Hi, I'm Troy Hunt, and I'm Aaron Powell, and today we're going to be doing a Play by Play on JavaScript security. Yeah, as you know, we're building more and more modern web applications, single-page applications, stuff like that, so we're probably writing a lot more JavaScript than we used to, and well we should be doing that in a secure manner, otherwise, we're going to end up on someone's Twitter stream. Yes, we don't want that to happen. Now we did a Play by Play not so long ago about going beyond just the basics of Azure websites, that was great, we're obviously going to focus very much on the client-side this time. When you and I were preparing this we found there were just so many different angles to this, so where should we start? What's a good starting point? Well, I think that probably the best starting point is, if we're talking about doing something securely, is how you actually log someone into a website, and how we manage the information that we get back about that person and their identity. So obviously OAuth2 and OpenID Connect are probably the most common way if you're building a single-page application and you're going to be doing security. That gives you nice tokens that you can pass back and forth to your API, or that you send to the browser in different mechanisms, and that's stuff that you want to probably keep secure, beyond just sending it over HTTPS.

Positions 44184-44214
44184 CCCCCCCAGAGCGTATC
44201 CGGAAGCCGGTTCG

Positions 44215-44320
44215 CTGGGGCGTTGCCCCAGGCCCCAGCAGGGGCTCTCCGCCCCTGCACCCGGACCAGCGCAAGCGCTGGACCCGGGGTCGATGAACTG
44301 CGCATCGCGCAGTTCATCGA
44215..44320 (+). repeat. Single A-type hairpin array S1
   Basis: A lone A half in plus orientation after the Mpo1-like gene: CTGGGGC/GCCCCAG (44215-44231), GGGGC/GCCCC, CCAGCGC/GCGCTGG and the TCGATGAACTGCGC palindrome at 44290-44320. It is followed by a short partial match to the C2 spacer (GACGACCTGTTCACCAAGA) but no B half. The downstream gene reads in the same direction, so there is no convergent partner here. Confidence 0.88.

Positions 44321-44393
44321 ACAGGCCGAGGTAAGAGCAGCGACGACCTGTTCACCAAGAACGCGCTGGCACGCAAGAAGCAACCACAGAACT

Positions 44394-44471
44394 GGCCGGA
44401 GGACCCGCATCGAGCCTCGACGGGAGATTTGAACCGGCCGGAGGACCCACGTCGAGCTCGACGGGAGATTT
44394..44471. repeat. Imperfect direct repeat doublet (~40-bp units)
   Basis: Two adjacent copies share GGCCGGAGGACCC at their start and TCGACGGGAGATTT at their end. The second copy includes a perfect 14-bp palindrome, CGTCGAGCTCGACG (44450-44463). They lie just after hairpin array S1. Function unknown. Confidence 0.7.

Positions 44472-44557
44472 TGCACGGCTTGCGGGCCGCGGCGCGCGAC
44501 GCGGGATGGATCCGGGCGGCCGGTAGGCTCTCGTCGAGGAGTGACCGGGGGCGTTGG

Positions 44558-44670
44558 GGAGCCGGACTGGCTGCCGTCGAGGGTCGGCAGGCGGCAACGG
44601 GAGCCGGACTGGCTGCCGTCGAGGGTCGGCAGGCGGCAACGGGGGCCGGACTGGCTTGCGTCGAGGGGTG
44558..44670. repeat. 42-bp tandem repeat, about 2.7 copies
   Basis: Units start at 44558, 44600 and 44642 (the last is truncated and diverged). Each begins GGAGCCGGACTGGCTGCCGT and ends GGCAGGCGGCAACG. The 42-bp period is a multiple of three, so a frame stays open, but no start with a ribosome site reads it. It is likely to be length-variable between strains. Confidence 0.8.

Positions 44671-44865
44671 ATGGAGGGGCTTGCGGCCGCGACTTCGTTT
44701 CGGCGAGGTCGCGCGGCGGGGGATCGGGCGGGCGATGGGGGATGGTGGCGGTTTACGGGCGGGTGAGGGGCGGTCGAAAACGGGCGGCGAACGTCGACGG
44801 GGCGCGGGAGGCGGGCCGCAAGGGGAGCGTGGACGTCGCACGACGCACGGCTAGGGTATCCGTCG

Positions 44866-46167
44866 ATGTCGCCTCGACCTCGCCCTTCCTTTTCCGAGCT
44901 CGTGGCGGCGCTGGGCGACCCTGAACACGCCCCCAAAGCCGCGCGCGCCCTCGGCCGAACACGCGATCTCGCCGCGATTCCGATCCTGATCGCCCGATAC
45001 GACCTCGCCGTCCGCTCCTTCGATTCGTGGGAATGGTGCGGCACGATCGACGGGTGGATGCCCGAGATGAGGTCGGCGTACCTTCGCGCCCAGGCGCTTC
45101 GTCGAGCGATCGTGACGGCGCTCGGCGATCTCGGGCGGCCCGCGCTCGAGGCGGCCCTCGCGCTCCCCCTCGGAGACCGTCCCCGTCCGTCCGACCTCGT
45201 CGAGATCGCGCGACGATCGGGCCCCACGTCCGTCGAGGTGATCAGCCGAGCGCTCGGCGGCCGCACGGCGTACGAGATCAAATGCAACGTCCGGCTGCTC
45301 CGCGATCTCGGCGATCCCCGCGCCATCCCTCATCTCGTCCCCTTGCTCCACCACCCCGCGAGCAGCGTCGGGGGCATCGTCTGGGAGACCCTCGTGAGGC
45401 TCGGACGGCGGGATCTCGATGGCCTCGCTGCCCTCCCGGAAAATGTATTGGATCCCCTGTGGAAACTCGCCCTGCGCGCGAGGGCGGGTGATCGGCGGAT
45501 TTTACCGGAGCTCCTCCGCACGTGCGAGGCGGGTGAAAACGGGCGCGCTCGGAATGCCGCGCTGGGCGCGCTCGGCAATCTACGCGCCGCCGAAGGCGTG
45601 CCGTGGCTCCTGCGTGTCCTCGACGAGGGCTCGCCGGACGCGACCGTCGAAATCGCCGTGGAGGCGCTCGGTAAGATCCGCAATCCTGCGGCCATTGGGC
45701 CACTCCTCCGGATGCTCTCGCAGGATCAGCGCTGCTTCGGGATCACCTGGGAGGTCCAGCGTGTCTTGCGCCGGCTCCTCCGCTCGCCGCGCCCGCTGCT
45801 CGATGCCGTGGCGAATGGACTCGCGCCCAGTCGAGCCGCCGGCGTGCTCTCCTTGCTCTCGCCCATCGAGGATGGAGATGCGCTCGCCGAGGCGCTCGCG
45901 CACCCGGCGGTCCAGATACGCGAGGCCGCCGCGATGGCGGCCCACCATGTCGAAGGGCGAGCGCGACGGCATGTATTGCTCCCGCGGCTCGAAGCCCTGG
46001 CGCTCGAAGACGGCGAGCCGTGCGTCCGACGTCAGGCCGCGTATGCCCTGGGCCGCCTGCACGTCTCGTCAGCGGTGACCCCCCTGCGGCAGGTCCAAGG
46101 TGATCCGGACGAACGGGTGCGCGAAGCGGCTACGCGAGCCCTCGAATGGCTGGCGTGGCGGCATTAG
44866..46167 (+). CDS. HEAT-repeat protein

Caching Strings and Service Workers
Okay, so that was a good start. We have covered off auth tokens, we started with cookies, we've looked at sessionStorage, localStorage, let's move on and talk a bit about caching things in the browser and server workers. So where do you want to start there? Yeah, so service workers are obviously starting to get a lot more popular. They're appearing across all of the browsers these days, you know, Edge, Chrome, Firefox, iOS, and Android, they're all getting service workers so that we can do these sexy, new progressive web applications that everyone is talking about. But they do introduce a really interesting thing around how we manage data, because a bunch of what we're doing is we're storing data so that we can have these offline experiences. So to take one step back, do you want to define service workers? So put this in a context. What are we talking about here? Yeah, so a service worker is essentially something that's going to run in the background of a web application, and it will continue to run even when you don't have a browser open, so it's just continual background processing. It's also used so that you can do things like intercept network requests, and maybe proxy them, so if you're offline we can send back some data that you've previously cached, and that's where we can start finding some interesting challenges when we're looking at it from a security standpoint.